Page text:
Lebanon Daily News Brief 11/16/2022

Wednesday, November 16, 2022


November 16th, 2022

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The American Task Force on Lebanon hosted a special debrief and moderated discussion with USAID Administrator Samantha Power on Wednesday, November 16th.

Just last week, Administrator Power was on official travel to Lebanon, where she focused on food security, higher education, energy, and other priorities. ATFL is grateful to Administrator Power for taking the time to engage with the Lebanese American community and friends of Lebanon in the US to share key findings from her timely visit.

USAID Administrator Samantha Power Announces More Than $72 Million in Additional Humanitarian Assistance for Lebanon
The United States, through the U.S. Agency for International Development (USAID), is providing more than $72 million in emergency food assistance to more than 650,000 vulnerable people in Lebanon, including refugees from Syria and other countries. This funding, through the United Nations World Food Program, will provide household food parcels – including rice, lentils, and chickpeas – for Lebanese families, and electronic food vouchers for Syrian refugees to use in local shops, which supports the Lebanese economy.”

Read Full Statement Here

Watch Full Webinar on YouTube
Watch Full Webinar on YouTube

Watch Full Webinar on YouTube
Watch Full Webinar on YouTube


EDL To Issue New Tariffs This February
According to L’Orient Today, “Bills from Electricité du Liban, Lebanon’s state-owned power provider, will be calculated in dollars but collected monthly in Lebanese lira, according to the dollar-lira exchange rate as per the central bank’s Sayrafa platform’s rate [with new bills set to be issued by the end of February 2023, marking the first change in price since 1994].” [L’Orient Today]

Group of 13 MP’s File Partial Appeal Against Banking Secrecy Law
According to Naharnet, “Thirteen MPs have filed a partial appeal before the Constitutional Council against the new banking secrecy law . . . The appeal was submitted by the MPs Jradeh, Firas Hamdan, Osama Saad, Abdul Rahman al-Bizri, Paula Yacoubian, Charbel Masaad, Cynthia Zarazir, Yassine Yassine, Halima Qaaqour, Nabil Bader, Ibrahim Mneimneh, Waddah al-Sadek and Rami Fanj.” [

‘Framework Agreement’ Rumored in Background of Presidential Gridlock
According to Naharnet, “Consultations are ongoing between the U.S., France and Saudi Arabia to reach a ‘framework agreement’ over the new Lebanese president, in coordination with Egypt and a number of regional countries, highly informed sources said.” [Naharnet]

Opposition MP’s Convened Once Again, Aiming to Build Agreement on Presidency 
According to L’Orient Today, “Lebanon’s opposition MPs held a meeting in Parliament on Tuesday to ‘break the wall of obstruction’ and discuss approaches toward electing a new president for the country, with no agreement on a single candidate, Forces of Change MP Mark Daou told L’Orient Today. ‘We will leave the MPs the freedom [of choice] in that matter for now, while this is still the first meeting we hold,’ adding that the opposition will discuss a consensus approach on a single name in the meetings to follow.” [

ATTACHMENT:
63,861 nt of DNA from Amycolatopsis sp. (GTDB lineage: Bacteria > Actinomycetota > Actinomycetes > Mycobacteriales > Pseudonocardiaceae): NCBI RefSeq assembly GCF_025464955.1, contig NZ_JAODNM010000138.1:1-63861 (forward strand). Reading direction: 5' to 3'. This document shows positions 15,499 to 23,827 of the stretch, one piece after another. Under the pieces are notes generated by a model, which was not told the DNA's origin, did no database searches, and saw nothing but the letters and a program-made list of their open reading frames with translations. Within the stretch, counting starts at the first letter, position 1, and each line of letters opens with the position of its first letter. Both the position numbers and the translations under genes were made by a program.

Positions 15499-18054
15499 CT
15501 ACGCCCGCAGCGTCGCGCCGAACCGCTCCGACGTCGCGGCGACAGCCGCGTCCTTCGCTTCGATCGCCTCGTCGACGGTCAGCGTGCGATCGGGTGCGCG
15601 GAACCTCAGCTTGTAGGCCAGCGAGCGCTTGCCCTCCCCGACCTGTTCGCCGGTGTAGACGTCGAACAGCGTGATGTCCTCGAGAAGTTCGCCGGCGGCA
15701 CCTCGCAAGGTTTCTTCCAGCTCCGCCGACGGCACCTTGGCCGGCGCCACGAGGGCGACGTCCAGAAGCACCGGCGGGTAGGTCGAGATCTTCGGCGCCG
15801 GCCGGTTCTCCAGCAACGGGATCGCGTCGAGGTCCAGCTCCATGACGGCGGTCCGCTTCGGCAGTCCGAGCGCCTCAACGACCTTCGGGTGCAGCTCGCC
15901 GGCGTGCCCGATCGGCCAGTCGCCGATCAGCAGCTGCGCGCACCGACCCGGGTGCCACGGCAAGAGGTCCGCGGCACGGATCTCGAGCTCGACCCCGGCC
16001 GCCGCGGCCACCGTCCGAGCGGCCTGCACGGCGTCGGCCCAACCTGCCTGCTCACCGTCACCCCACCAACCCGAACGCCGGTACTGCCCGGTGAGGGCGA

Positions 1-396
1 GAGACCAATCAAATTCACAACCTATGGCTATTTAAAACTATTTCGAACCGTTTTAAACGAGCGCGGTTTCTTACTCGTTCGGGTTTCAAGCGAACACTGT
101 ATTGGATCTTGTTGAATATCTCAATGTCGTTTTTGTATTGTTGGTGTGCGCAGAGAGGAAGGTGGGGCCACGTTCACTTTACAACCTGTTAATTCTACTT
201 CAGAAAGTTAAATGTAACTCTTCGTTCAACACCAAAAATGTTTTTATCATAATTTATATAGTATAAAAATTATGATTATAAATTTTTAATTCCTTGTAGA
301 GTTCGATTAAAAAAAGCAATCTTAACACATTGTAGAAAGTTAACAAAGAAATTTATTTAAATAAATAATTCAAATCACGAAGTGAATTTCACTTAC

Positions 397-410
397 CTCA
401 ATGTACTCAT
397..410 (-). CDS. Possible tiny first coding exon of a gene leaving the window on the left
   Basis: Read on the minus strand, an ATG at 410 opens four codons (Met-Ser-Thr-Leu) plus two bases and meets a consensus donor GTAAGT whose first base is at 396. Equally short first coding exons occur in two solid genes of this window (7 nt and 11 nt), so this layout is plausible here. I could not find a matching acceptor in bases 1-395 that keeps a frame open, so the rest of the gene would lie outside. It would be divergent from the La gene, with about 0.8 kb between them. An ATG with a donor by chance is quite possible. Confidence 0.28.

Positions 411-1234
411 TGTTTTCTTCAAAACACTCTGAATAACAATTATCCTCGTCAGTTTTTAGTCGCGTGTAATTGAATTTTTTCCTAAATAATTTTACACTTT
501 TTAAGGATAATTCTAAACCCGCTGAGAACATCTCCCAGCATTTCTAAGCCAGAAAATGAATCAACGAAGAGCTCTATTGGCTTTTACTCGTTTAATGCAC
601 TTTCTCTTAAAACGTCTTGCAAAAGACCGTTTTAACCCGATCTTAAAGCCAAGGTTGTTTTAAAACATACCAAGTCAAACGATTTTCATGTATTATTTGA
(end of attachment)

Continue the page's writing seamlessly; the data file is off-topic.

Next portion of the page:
L’Orient Today]


Innocent Victims Of Beirut’s Politics
Jean AbiNader

AbiNader writes, “Lebanon’s fragility is underscored by its gravely weakened education and health sectors; the miserable condition and cost of public transportation; its devalued economy; and the ongoing threats to its security and stability. Anyone who says that these are temporary conditions has not been in the streets of Lebanon lately. Consider the cholera-infested areas of the north, Lebanese dumpster diving in Beirut, or the littered streets and beaches. While there is some agreement that a consensus president is needed, the lack of agreement on implementing the IMF reform package is less reassuring . . . The hollowing out of state institutions and protections of civil and human rights will delay the reconstructing of a credible, professional public sector. The first needed remediation is a package of social support services that are inclusive, equitable, and transparent. As of now, the social contract between the state and its employees is frazzled, fraught with omissions, exclusions, and nepotism, and subject to the whims of political leaders ensuring their survival by pandering to their constituents.”

Read More Here


ATFL Internship – Winter 2023

ATFL’s internship program will seek to provide young adults passionate about US-Lebanon relations with the opportunity to serve with the leading US organization promoting closer US-Lebanon relations. The internship will provide adults the opportunity to learn about the US government policy making as it relates to foreign policy. Interns will also be able to gain valuable professional experience working directly with an ATFL staff member.

Interns are expected to work at least 15 hours per week for a minimum of a three-month period. Interns should be based in the Washington, DC metropolitan area so that they can participate in ATFL’s hybrid, remote and in-person, schedule and take advantage of all of the opportunities that this region offers.

This internship is not paid; however, ATFL is prepared to confer academic credit to those who complete the program.

Interested candidates should send their resume and cover letter to steven.howard@atfl.org by December 2nd, 2022. 

Learn More on ATFL's LinkedIn Page
Learn More on ATFL’s LinkedIn Page

Disclaimer: The views and opinions expressed in these articles are those of the author and do not necessarily reflect the position of the American Task Force on Lebanon, a non-profit, nonpartisan leadership organization of Lebanese-Americans.




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